Ricchiazzi>"Gillibrand and Schumer should be going door to door lobbying banking, insurance, media, and publishing firms in NYC to convince them to relocate their back office and support operations to Buffalo"

They do some lobbying like that, but you realize they're senators for the whole state, don't you?

Why would/should they focus so much on Buffalo and not Rochester, Syracuse, Utica, Elmira, Binghamton, Troy, Watertown, other cities in the Hudson Valley, ...

Having Schumer or Gilly go "door to door" contacting executives in NYC to proactively read off lists of Upstate city names isn't likely to make any real difference.

The idea of them doing it is funny, however - so at least there's that.

Maybe one day each month there should be a telethon with them phoning up NYC co's on behalf of one Upstate city, cold calling to pitch it as a back office idea.

(lol, maybe Gilly's predecessor Hillary could've tried that when her "200,000 new jobs for Upstate" campaign promise fell short by about, um - 200,000)

New2Buffalo
New2Buffalo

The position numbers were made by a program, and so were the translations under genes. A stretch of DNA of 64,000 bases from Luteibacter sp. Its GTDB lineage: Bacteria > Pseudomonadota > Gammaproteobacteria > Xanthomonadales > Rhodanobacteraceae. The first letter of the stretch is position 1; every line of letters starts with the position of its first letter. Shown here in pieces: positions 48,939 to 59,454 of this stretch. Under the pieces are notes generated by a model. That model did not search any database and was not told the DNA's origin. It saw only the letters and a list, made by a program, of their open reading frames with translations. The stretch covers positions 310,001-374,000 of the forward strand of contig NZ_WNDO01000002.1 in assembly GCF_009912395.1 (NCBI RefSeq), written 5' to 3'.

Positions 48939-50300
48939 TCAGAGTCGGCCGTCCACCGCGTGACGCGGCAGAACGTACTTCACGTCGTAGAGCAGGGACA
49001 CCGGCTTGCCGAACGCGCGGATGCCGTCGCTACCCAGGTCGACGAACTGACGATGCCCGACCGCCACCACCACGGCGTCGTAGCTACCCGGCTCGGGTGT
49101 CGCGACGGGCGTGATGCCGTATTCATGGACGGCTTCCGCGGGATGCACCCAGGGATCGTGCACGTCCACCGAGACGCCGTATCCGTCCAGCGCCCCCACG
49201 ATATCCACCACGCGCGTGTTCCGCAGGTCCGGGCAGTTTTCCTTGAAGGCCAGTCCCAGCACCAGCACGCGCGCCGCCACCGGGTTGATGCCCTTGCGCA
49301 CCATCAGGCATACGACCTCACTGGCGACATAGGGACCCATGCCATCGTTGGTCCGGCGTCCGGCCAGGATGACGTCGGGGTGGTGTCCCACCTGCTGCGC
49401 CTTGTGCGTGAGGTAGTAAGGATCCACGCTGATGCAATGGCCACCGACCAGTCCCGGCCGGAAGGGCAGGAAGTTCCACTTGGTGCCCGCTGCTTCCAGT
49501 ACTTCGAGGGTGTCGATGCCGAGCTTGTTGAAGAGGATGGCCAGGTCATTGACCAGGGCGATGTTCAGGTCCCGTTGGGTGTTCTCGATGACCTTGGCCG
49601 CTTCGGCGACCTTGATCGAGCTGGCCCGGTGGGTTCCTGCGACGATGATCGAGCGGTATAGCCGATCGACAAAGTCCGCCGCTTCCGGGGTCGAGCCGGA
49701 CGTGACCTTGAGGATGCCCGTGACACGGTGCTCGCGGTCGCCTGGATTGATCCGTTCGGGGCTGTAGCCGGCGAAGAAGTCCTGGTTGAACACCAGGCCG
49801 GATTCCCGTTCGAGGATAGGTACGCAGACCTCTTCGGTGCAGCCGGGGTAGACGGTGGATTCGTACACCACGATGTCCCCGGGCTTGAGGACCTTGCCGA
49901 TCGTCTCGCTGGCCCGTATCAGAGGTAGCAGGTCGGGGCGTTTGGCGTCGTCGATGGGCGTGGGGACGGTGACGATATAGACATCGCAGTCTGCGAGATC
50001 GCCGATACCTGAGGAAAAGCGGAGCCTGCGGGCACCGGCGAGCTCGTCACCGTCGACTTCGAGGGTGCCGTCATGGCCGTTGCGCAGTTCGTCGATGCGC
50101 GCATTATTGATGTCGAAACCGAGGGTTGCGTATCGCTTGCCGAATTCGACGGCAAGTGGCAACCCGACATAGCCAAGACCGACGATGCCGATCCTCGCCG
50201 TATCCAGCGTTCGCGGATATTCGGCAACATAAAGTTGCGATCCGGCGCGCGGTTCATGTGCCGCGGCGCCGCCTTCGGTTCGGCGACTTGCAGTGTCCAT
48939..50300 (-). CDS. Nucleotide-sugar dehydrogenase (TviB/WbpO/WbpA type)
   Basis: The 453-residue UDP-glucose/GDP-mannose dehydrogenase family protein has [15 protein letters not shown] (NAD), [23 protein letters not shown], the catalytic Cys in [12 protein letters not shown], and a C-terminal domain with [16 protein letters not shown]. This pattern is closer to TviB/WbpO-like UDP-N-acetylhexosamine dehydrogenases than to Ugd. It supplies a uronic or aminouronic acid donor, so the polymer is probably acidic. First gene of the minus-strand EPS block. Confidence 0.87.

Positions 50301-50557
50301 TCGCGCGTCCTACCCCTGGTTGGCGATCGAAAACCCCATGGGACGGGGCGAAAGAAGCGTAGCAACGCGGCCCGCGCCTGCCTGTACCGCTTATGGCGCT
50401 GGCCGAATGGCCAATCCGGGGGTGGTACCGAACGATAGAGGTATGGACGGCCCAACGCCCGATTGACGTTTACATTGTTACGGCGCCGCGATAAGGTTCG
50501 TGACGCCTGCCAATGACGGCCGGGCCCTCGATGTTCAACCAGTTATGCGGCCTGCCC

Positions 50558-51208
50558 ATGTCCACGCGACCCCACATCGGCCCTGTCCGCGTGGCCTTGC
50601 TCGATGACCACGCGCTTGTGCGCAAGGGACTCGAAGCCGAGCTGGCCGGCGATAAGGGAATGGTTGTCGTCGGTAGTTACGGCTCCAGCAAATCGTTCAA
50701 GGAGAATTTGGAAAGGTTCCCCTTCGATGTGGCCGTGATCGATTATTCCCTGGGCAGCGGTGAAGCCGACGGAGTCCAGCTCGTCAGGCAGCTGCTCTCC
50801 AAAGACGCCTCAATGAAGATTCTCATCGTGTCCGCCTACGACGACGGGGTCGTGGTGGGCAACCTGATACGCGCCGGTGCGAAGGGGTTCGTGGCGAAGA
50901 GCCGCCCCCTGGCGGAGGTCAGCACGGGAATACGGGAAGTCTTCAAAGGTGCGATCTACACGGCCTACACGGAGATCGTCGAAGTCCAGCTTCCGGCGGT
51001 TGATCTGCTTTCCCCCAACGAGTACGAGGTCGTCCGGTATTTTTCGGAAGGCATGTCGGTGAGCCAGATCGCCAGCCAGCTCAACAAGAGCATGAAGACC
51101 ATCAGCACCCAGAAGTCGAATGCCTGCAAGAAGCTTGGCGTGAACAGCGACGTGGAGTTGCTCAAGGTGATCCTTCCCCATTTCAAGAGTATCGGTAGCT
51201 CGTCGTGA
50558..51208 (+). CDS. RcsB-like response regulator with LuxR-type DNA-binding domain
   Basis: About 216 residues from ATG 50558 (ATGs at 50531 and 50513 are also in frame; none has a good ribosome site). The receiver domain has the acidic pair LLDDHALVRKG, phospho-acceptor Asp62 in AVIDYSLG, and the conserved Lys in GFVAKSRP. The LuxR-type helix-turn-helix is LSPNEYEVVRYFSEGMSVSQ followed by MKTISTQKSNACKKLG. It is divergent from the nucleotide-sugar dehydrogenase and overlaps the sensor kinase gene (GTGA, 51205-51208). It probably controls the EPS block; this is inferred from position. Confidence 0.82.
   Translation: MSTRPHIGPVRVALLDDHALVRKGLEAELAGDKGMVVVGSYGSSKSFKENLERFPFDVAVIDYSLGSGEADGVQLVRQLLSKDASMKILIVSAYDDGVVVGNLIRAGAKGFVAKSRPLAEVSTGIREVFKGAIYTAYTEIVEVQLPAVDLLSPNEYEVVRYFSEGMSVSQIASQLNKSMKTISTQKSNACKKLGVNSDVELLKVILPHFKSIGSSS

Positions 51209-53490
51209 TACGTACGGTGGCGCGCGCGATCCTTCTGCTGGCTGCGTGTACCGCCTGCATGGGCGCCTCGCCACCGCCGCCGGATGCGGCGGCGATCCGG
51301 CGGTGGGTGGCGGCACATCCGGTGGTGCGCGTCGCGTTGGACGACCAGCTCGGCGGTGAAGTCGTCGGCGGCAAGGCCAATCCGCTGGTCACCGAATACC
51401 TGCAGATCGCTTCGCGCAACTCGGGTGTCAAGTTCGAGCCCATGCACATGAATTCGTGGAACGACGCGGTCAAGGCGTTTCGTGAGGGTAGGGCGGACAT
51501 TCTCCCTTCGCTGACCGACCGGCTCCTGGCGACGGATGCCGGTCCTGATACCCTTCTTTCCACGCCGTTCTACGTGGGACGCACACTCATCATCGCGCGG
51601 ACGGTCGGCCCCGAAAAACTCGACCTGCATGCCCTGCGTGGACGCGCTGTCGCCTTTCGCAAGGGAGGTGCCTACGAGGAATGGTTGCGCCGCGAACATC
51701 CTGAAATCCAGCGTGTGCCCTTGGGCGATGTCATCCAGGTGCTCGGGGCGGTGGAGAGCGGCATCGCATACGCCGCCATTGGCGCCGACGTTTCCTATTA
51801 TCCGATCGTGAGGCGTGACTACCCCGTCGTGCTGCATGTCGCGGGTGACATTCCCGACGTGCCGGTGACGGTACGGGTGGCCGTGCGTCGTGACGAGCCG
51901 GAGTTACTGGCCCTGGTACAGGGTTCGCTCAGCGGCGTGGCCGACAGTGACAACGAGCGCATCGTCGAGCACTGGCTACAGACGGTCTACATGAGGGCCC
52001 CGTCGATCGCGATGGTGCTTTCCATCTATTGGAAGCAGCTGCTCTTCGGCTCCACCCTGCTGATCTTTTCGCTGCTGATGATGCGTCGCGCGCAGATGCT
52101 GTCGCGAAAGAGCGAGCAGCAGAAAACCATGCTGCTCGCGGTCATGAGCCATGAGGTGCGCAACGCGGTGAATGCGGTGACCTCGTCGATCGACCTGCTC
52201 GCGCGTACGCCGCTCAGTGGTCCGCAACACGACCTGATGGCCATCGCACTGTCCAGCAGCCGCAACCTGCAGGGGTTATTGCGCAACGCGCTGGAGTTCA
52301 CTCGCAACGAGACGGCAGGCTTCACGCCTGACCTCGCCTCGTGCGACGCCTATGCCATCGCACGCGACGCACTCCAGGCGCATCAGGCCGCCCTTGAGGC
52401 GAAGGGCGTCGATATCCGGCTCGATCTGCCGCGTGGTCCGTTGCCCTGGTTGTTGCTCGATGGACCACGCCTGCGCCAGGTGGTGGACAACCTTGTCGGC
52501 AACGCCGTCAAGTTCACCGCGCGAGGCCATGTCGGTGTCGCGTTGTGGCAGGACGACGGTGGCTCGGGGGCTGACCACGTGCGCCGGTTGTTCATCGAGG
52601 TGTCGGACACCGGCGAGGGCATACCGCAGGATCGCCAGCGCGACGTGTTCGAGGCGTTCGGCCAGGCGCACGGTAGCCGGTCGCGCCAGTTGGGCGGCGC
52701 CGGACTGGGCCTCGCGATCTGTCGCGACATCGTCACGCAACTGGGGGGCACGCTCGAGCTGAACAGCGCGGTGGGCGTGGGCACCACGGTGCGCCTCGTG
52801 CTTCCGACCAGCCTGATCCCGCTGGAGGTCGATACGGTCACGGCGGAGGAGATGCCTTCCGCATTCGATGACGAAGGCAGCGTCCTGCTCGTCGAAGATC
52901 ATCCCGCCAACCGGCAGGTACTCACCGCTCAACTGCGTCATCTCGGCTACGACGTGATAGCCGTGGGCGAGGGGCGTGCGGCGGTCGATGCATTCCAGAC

I currently work in One HSBC Center. I have worked in some other corporate settings in Buffalo and visited others where friends or family work. BY FAR this building has the sweetest views in all of Buffalo. While it was built quite a while ago the facilities have been well taken care of and don't feel dingy and old and depressing to work in. Yes the cubicles in my office are not the most inspiring work spaces but those are not structural and can be found in a modern or old building. I am very happy to be working on a floor in a building where I can take a quick stroll and see as far as one can see in every direction without leaving that floor. I can see the mist flying up from Niagara Falls as I endure a painfully slow printing session. Next as I walk to the coffee station I can view straight down into Coca Cola Field and just off in the distance is Central Terminal. Take another few steps and I'm looking at the bending Buffalo River and the grain elevators on it's banks. I can see everything there is to see in just a minute. That would be a sick apartment or office space for anyone or any company. The building isn't that interesting on the outside but it doesn't look like a dump at all. Not every building in NYC, LA, SF, etc looks as cool as say Buffalo City Hall and that's ok as long as the building is kept in good shape and has updated the facilities that matter for every day business. Last time I checked we had high speed internet access, 100% working elevators, a food court, and clean, working bathrooms in my office.